In a gymnasium, a clandestine four-person group meets to discuss its name. One member suggests “Alps,” explaining: “The mountains of the Alps cannot be replaced by any other mountain. Anything else would be smaller, less imposing, thus, a poor substitute. While the mountains of the Alps cannot be replaced, they could replace any other mountain.”
An additional merit is noted: “The name in no way reveals what it is we do”—and for the first section of Alps, it is difficult to extrapolate from available clues what exactly it is that this group does. We see pretty young Ariane Labed practicing a rhythmic-gymnastics routine, after which she’s threatened by her taskmaster coach, Johnny Vekris. We see Aggeliki Papoulia working at a hospital and coaxing personal information—favorite food, favorite Hollywood actor—from a grievously injured teenager, alongside Aris Servetalis, a co-worker and evidently the group leader. (He renames himself Mont Blanc after the tallest Alp; Papoulia is Mont Rouge.)
Gradually, it becomes apparent that the dying girl’s information is being set aside as backstory, to be used as a script in the imminent event of the girl’s decease, so that an Alp may take her place for a couple of hours a week in the family living room. Thus, the function of the Alps is revealed: to stand in for those who are gone. This means not only supplying a missing piece to fill everyday moments, but also reliving regretted crack-ups as well: Mont Rouge plays a teenager being walked in on by her parents, a diabetic ex-girlfriend with a dangerous sweet tooth during a lovers’ quarrel, and a two-timing best friend caught in the act with a husband. This is all apparently meant to be therapeutic, but seeing the borderline psychopathic behavior of the Alps, it’s evident who needs the most help.
Papoulia will be familiar to some viewers from playing the older daughter in Alps writer-director Yorgos Lanthimos’s last movie, 2009’s Dogtooth, another study in behaviorism pushed to absurdist extremes, played in automaton line readings. She plays substitute both privately and professionally, for Mont Rouge returns from work to care—like a doting wife—for her elderly widower father (Stavros Psyllakis), whose sole social outlet is trips to a senior-populated dance hall where, it’s evident in one glance, aging singles come to grab hold of a living body, so they can dance with ghosts.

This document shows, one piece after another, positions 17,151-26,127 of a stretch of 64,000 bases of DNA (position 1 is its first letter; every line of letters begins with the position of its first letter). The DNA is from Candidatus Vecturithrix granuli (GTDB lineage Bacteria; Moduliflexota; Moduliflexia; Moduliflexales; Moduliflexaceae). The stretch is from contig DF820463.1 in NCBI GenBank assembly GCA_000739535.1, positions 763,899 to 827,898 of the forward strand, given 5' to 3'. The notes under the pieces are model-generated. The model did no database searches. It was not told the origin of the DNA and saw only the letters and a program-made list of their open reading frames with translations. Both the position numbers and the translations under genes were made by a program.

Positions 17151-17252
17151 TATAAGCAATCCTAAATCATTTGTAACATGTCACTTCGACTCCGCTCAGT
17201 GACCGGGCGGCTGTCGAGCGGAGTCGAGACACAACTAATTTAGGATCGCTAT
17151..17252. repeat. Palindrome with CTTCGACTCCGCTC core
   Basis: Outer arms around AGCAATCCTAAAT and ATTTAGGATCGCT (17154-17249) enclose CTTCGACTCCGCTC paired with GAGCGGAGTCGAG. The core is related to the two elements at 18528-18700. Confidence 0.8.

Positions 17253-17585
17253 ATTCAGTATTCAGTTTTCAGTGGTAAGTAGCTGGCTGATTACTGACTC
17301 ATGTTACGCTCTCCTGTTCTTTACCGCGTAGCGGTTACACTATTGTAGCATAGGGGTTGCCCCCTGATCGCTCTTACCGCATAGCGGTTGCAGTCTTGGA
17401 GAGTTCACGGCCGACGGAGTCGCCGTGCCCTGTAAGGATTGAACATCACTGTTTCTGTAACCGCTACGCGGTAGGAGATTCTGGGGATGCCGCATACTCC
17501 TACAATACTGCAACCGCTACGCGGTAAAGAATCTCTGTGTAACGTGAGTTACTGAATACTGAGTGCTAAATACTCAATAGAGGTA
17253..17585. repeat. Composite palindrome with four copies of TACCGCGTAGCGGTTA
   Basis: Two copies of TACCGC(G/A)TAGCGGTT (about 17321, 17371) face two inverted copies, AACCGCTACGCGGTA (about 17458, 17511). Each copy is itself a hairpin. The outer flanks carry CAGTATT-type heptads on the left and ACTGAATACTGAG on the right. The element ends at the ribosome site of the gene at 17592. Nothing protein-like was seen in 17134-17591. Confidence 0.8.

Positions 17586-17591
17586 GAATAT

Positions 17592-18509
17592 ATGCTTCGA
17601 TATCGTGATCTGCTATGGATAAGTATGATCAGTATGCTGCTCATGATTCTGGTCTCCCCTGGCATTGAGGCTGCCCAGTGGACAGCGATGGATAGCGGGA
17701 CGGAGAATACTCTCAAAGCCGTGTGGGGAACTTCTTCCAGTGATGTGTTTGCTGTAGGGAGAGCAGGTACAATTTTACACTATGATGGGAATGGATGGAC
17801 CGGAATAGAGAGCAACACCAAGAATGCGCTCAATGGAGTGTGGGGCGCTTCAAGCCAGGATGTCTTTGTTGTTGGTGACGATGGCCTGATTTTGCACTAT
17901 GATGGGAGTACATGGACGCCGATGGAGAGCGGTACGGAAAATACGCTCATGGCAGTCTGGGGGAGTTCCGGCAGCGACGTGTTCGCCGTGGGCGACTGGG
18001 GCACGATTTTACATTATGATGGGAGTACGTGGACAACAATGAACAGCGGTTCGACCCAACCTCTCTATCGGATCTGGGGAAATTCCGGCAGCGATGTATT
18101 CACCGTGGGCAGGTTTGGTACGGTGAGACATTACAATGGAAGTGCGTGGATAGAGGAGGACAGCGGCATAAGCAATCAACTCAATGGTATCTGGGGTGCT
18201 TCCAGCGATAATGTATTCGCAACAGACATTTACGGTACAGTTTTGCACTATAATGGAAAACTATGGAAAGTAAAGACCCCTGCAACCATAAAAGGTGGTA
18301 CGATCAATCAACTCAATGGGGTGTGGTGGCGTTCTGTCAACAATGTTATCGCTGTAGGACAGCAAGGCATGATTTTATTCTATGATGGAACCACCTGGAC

Lanthimos creates an abiding sense of isolation with a mise-en-scène that enforces separation, through shallow depth of field, withholding long shots, and two-shots where one party is decapitated by the framing. For every scene that provides thematic ballast, however, there are moments that seem to exist without any architectonic purpose. A deadpan joke—there’s no other kind here—involving personalized coffee mugs returns to the film’s idea of permeable boundaries of selfhood, but what precisely is the connection of rhythmic gymnastics to the Alps mission? How should their presence be explained save as an opportunity to give the film a visually striking bookend?
It’s what’s in the middle, however, that’s hard to shake. It’s quibbling to draw up columns denoting what Lanthimos, a difficult but undeniable talent, does right and does wrong. He’s seemingly working intuitively here, and whatever missteps he makes while feeling his way forward, he manages to pass quite near to one of the essential conundrums of being human. We visit grave markers. A beloved old cat dies and is replaced, in sorrowful haste, with a stranger kitten. Hadrian loses Antinous and “resurrects” him in a cult. In every case, the party sought after is no longer, departed to we know not where. How do we confront the lack in this world?
In the case of Mont Rouge, it is evident that the dead have given this desperate girl something to live for—though in the process, she has ceased strictly to “be” herself—and her motives are both ghoulish and familiar. A comedy of pained laughter, Alps confirms the certitude of our darkest hours: The dead are the lucky ones.